I think we have to get this resolved, one way or another. Frankly, the state should provide some funding, and I think some other grants might could be available. I don’t know what funds are available through the local courts and the sheriff, but I imagine they would have taken action by now if they had enough. But even if a one-time slice needs to be provided in new revenue, it needs to be done as a security issue, although other resources should be found first. (If possible, any new revenue pretty much needs to be kept to debt and roads.) It is hard to know what to review about it all as the plans have not been made public, but I can tell you that whatever needs to be done on the upfront needs to be done before we have the networks camped out in front of the courthouse. I’ve lived through it in Hamilton, and, trust me, a mass shooting can happen at our courthouse.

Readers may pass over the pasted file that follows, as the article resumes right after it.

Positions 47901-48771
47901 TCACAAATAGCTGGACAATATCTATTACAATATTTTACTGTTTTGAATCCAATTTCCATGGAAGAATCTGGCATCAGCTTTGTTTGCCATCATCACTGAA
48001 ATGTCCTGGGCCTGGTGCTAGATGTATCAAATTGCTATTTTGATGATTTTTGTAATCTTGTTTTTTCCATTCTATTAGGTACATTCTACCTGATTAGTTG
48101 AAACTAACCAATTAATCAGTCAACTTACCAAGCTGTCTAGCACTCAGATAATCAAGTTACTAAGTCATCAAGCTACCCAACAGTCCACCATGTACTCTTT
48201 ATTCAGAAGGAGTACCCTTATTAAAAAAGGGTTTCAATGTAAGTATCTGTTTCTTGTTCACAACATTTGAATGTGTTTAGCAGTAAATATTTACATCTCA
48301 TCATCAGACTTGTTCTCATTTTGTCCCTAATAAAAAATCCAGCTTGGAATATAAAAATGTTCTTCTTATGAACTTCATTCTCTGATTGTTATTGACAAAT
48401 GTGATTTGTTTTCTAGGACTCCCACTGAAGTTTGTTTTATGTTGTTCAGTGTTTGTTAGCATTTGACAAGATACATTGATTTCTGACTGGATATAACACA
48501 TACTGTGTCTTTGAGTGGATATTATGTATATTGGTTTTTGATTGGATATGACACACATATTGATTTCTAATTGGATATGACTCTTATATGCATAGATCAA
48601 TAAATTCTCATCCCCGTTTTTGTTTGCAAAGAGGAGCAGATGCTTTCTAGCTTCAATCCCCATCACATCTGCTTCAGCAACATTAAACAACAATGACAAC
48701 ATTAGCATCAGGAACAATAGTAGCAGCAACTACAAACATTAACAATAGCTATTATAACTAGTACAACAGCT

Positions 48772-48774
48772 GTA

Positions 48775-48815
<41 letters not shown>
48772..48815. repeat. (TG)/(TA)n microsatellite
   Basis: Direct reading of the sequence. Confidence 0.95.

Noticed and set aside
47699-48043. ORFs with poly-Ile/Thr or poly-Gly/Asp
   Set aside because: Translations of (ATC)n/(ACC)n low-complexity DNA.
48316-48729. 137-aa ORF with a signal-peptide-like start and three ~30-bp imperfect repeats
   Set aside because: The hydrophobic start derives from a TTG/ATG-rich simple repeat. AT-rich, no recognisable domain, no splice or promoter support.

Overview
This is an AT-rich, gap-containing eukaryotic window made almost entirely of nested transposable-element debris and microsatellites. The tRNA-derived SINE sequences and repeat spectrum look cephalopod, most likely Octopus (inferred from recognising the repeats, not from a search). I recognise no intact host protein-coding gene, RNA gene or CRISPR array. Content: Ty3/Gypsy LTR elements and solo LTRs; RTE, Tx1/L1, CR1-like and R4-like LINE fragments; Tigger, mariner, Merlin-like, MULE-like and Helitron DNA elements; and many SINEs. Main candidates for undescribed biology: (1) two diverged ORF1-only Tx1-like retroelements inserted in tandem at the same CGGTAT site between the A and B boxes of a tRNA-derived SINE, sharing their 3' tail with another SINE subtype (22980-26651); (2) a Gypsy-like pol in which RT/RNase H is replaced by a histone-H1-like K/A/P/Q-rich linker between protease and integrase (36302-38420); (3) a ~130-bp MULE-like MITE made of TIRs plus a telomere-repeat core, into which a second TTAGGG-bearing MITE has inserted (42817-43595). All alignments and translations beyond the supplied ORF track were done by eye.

• I’m about ready to say to heck with the feds and the state and everyone else on the drug crisis. We all talk about it and we need to do something about it; it is ruining this area. We need what I can’t call anything else but a blue ribbon panel, except with a hometown crowd it feels a little upscale to call it that. Suffice it, we need people from the county, the cites, the courts, the law enforcement, the hospitals, the medical clinics, the social agencies, the industrialists, retail managers, and so on. We need to sit down and figure some solutions on what we can do locally to cut back on the prescriptions for the opioids and the like, how to improve treatment, how to improve the workplace conditions — what could be done now to do some things. And I am sure some solutions cannot be performed on the local level, and some items are being done. But I think if we all claim that it is the biggest problem that we have in the county, it makes no sense why we don’t all meet together to look for solutions. I don’t know who needs to call that meeting together — possible leaders could be Senate Majority Leader Greg Reed and the legislative delegation, U.S. Rep. Robert Aderholt, Walker County Commission Chairman Jerry Bishop, Jasper Mayor David O’Mary, or even David Knight, the executive director of the Walker County Development Authority, or Linda Lewis, the head of the Chamber of Commerce of Walker County, as this threatens economic development. But somehow we need a countywide plan of action instead of sitting around whining about the problem and letting the opioids, the meth and whatever else control our destiny instead of us try at least to control it.